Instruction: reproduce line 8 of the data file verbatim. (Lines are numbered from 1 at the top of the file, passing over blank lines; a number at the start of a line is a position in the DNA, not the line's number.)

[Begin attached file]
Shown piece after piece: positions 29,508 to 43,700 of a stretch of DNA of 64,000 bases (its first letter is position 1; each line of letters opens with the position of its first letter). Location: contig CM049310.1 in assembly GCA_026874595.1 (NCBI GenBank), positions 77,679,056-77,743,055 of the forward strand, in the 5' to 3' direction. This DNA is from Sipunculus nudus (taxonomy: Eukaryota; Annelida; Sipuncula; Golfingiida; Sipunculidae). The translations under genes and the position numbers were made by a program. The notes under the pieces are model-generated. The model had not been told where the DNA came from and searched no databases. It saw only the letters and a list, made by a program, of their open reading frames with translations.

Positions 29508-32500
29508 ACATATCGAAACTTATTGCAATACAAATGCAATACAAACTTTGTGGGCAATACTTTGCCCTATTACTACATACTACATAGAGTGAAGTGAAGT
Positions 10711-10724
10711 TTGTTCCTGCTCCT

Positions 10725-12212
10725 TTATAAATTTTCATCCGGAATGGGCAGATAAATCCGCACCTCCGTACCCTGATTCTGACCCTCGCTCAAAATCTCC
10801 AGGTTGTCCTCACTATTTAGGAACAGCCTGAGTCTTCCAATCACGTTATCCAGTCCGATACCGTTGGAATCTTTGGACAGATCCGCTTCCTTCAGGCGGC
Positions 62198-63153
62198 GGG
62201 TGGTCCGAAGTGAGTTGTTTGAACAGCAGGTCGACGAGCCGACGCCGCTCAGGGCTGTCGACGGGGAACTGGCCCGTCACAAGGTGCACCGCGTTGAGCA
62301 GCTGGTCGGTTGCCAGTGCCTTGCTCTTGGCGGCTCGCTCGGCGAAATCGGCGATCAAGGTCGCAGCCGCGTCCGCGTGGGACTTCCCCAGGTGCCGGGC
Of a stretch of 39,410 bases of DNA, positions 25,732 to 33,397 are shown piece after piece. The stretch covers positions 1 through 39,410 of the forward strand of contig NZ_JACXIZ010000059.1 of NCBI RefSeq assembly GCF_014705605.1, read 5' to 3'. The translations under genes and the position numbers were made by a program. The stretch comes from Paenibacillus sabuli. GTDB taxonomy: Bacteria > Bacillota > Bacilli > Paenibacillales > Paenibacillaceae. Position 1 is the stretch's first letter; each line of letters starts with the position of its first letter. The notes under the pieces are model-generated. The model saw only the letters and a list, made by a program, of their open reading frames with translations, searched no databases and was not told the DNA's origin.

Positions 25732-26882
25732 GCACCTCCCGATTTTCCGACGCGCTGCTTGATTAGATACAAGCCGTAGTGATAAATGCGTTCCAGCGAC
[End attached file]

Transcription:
10801 AGGTTGTCCTCACTATTTAGGAACAGCCTGAGTCTTCCAATCACGTTATCCAGTCCGATACCGTTGGAATCTTTGGACAGATCCGCTTCCTTCAGGCGGC